Since passing the cannabis regulation bill in the Uruguayan Senate in December 2013, the eyes of the world have been focused to see how the law will be implemented. The Secretariat traveled to Uruguay in February to participate in the TNI/WOLA Informal Dialogue and other regional meetings. While in the country, the Institute for the Regulation and Control of Cannabis (IRCCA) hosted a day to introduce participants to the details of the law and the current implementation status.
Although the implementation appears to be going slowly, there have been various decrees issued over the last year to guide the IRCCA in their work. Since the government of Uruguay determined that they would first like to meet the non-medical cannabis demand, they have begun working on that, followed by industrial hemp and finally medical and research related cannabis.
The instructions for implementation (reglamentación in Spanish) of the law were released on May 6, 2014 (non-medical use of cannabis). The decree for the use of industrial hemp were released on December 16, 2014 and the decree regarding research and medical cannabis were released on February 4, 2015.
Users will eventually be able to access cannabis via three methods: 1. home cultivation of up to 6 flowering female plants, producing 480 grams annually (which includes registering with the IRCCA), 2. Cannabis clubs which can have between 15-45 members and up to 99 plants, based on the proportion of members (also registered as a civil association and with the IRCCA), and 3. buying through government-run pharmacies. The first two means of access are already up and functioning, with an estimated 1,400 people registered as home-growers and over 600 people in 14 clubs participating in the cannabis clubs. While the numbers above are a far cry from the estimated 150,000 occasional users (and about 30,000 more habitual users) in the country, the government has been careful to not rush any part of the process.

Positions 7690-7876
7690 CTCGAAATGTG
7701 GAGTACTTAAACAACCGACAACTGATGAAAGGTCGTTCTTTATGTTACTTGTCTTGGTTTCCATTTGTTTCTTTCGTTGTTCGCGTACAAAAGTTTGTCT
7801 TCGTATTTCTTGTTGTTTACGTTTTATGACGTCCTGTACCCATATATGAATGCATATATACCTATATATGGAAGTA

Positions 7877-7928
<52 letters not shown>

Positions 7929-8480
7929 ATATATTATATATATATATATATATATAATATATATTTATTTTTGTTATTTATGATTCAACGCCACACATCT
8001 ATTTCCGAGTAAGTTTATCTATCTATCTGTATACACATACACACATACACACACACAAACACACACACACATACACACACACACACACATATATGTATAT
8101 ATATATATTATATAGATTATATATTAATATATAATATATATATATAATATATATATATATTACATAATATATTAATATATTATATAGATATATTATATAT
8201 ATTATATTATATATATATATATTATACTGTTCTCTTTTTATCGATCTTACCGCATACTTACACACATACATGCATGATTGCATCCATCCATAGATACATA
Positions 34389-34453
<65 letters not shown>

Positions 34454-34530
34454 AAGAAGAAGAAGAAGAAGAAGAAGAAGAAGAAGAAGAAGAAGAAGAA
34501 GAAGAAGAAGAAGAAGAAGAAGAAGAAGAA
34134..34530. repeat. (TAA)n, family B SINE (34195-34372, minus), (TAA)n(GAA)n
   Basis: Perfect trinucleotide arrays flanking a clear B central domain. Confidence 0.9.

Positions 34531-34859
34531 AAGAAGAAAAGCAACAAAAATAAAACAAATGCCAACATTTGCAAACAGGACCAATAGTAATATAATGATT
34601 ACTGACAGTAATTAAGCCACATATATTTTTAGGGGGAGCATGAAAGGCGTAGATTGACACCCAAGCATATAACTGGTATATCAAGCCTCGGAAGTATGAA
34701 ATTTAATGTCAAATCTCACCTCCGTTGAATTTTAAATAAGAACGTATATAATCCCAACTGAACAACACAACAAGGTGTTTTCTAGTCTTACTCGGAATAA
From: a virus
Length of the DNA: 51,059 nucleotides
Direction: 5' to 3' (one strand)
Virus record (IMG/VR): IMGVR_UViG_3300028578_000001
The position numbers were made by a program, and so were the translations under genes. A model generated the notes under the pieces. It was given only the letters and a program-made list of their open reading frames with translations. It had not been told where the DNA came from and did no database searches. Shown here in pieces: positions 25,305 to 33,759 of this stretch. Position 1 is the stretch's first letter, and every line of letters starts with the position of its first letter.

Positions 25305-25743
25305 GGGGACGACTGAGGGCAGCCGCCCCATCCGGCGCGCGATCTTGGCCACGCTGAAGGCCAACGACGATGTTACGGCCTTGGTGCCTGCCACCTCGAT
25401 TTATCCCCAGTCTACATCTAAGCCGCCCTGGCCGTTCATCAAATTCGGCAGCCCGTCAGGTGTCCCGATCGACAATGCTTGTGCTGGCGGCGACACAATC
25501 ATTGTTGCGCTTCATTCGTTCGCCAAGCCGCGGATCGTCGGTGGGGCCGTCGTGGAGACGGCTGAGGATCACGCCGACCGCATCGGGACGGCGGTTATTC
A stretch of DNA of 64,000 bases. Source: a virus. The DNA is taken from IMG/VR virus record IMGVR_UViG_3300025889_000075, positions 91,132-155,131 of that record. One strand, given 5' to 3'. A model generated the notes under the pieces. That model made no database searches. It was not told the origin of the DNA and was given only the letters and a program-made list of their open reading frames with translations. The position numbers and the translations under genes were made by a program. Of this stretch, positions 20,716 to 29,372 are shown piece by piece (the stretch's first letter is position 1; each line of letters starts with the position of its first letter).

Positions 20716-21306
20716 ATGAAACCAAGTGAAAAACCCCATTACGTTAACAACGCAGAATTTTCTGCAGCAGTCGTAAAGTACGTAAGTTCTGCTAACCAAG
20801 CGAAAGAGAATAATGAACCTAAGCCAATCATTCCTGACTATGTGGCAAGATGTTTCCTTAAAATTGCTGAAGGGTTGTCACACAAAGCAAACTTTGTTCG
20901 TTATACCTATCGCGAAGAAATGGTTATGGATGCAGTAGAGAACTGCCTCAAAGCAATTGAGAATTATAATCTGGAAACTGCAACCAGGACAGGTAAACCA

The pharmacy model has been the slowest thus far due to the more extensive permitting process. The IRCCA is currently selecting 3-5 companies (several of them mixed companies which include Uruguayans and a foreign partner) who will be provided with 1 plot of land of 1.5 hectares in which to grow a maximum of 2 tons each. The state owns the property and has the responsibility of providing security to the plots of land. When we visited the property on February 11, they were putting up a high, chain-linked fence, with barbed wire at the top and security towers on every corner. The government will provide each company with a selection of seeds that they can cultivate and thus genetically track and THC levels are not expected to exceed 15%. Discussions with users have shown that sativa is more popular than indica. The companies will be responsible for the infrastructure needed to grow the cannabis, as well as the transportation to the pharmacies for sale. A fixed price between $1.20-1.50 USD per gram has been established.
Adult users will only be able to buy up to 40 grams of cannabis per month and non-residents will not be allowed to participate in the legal market. The decision of incoming President Tabare Vasquez to appoint Amb. Milton Romani as the Secretary of the National Drugs Council demonstrates a commitment to the initiative and a continuity towards implementing the policy. With the goals of separating markets, offering a high-quality product that undermines the illegal market and protecting users from interacting with organized criminal groups, Uruguay is paving the way towards a new kind of drug policy. They might not be moving quickly, but each step towards change is secure.